Friday, October 25, 2013

“Capturing Vance” by Barry Malzberg (intro to The Best of Jack Vance)

I recently purchased at a used book store the 1976 collection of six Jack Vance stories entitled The Best of Jack Vance, put out by Pocket in their Timescape line.  The great SF writer, critic, and historian Barry Malzberg wrote a two page introduction to the book which is remarkable for several reasons: in fact, this intro is quite like a Malzberg story, weird and certainly worth reading.

1) Malzberg claims to have a theory that the title of a SF author’s first sale is symbolic of his entire career.  Bizarre and funny, and reminiscent of the scenes in Proust in which young Marcel tries to guess what a town is like based on its name on the train schedule.  Malzberg gives examples, such as Heinlein, Silverberg, and, of course, Vance.

2) Malzberg, in a footnote, admits that he has made a mistake, that his analysis of Vance’s career is based on the title of Vance’s fourth published story, not his first, but dismisses any notion that this invalidates his theory or his analysis.

3) Malzberg tells us interesting things about Vance’s career, and why Vance is so great.  Malzberg also highly praises Silverberg, but in a mysterious sort of way that left me wondering what it is exactly that Malzberg admires about Silverberg: “If you look at the genre [SF] as being necessarily one kind of thing close-up, then Robert Silverberg is probably the best the field has ever had.…”  What does this mean?  It is like our pal Barry left out a sentence or phrase just to tease us, or present us with a challenge.  Malzberg goes on to say if you look at SF from a different and equally viable point of view, then Vance is the best.  What Vance does so well, says Malzberg, is present alienness, how the people in a SF world will have totally different attitudes and values than we do.  Does this mean that Malzberg feels that Silverberg’s strength is that he writes about our own 20th century Earth values and attitudes in a SF context?  Looking at Silverberg’s body of work, this seems plausible.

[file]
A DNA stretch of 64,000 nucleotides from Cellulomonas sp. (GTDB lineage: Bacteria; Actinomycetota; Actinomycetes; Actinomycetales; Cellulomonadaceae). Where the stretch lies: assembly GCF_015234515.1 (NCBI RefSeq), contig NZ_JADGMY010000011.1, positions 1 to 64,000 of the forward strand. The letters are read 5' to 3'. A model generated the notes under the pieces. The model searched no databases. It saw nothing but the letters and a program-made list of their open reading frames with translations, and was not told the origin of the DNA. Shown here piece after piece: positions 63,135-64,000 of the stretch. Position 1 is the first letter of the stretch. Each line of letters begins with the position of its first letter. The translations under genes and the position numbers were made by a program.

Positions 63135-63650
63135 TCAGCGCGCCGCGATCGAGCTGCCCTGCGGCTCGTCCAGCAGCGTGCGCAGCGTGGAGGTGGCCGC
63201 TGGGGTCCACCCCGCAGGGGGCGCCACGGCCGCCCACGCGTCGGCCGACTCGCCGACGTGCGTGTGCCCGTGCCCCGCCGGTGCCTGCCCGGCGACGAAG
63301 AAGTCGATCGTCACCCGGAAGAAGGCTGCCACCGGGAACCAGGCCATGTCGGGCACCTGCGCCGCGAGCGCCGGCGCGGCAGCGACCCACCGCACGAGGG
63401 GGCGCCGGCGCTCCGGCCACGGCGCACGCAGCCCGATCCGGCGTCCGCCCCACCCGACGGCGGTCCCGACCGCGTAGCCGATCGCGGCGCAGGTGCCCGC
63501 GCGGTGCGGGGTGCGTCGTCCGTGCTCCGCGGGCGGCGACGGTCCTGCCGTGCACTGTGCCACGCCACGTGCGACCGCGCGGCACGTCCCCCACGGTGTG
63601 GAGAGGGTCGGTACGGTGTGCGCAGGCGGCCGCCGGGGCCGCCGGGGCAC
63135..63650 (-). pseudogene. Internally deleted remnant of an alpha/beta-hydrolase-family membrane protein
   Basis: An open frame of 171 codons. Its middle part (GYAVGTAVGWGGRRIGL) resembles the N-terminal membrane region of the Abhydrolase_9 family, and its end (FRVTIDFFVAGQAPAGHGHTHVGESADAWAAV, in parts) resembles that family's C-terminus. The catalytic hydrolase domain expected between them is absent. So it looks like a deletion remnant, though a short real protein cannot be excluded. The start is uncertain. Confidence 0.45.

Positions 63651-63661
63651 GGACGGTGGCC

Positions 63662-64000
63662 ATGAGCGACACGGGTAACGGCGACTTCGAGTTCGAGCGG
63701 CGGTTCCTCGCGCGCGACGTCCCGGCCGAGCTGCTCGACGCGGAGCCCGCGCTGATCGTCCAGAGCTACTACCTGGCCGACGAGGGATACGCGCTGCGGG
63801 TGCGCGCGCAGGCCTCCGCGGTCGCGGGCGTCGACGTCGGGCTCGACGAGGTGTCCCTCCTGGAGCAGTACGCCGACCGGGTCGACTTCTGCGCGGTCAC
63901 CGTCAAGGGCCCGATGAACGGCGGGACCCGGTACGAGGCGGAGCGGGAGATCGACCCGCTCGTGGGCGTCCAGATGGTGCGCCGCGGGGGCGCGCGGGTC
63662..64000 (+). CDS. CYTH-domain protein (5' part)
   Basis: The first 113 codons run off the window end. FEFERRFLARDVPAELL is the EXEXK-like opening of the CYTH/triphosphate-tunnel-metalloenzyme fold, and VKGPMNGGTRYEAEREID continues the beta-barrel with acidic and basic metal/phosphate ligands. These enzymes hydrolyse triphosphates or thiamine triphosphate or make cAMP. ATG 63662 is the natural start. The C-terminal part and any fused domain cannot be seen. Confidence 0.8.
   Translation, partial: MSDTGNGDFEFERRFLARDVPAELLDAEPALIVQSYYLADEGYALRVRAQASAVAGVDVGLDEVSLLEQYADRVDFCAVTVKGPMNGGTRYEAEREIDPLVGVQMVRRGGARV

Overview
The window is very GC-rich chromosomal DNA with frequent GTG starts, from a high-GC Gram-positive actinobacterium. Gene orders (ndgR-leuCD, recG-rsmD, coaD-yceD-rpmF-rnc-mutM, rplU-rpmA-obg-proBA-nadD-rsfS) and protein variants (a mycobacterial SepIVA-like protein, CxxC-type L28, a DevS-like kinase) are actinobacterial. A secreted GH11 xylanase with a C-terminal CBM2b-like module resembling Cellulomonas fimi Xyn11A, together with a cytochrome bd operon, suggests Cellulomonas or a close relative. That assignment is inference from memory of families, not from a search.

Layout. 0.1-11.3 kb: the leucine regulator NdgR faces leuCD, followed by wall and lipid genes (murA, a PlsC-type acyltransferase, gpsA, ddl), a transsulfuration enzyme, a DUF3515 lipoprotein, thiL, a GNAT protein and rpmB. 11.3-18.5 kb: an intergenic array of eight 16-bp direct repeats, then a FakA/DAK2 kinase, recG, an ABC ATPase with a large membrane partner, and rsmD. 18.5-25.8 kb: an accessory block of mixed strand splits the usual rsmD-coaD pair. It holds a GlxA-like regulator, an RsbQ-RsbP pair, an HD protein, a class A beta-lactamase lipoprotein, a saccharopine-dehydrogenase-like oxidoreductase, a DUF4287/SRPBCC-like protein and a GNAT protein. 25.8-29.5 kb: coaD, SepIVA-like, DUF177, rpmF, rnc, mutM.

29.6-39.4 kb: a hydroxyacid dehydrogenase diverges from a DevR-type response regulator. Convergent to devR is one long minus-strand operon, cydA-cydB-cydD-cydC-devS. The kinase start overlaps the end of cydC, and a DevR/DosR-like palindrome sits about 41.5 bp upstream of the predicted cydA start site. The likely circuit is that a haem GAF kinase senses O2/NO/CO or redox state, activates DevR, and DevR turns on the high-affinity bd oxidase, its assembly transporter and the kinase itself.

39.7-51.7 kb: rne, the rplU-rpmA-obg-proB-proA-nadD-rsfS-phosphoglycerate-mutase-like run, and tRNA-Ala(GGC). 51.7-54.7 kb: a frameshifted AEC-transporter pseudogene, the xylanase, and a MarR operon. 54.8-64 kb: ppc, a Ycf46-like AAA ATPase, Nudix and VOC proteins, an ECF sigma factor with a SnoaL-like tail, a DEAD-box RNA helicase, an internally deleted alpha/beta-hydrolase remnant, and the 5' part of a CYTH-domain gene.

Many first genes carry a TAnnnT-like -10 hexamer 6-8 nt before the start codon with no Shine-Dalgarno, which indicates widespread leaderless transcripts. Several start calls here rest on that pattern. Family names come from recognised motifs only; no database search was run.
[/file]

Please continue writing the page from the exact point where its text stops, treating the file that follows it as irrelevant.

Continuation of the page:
4) Malzberg compares Vance to a James Schmitz, saying that Vance is Schmitz’s logical successor, and that only Schmitz can even touch Vance.  I have never even heard of Schmitz before (my education is plagued with embarrassing lacunae) but, based on Malzberg’s praise, I will soon be hunting down free e-texts of Schmitz’s short stories.
Do people give stars to the intros of collections?  Malzberg’s “Capturing Vance” deserves 5 out of 5: Best introduction of all time.


My copy of The Best of Jack Vance presents many mysteries.  The very last page is an advertisement for the Pocket line of “Best of” collections.  A previous owner has marked the Vance volume, and two others, with “X”s, presumably because he has purchased them.  Two other collections are left unmarked, and two more have an “O” in the appropriate space.  What does the “O” mean?  That he was making a point to avoid those authors?  Or are the “X”s and “O”s thumbs up and thumbs down reviews?  Here is a mystery that I will never solve.     

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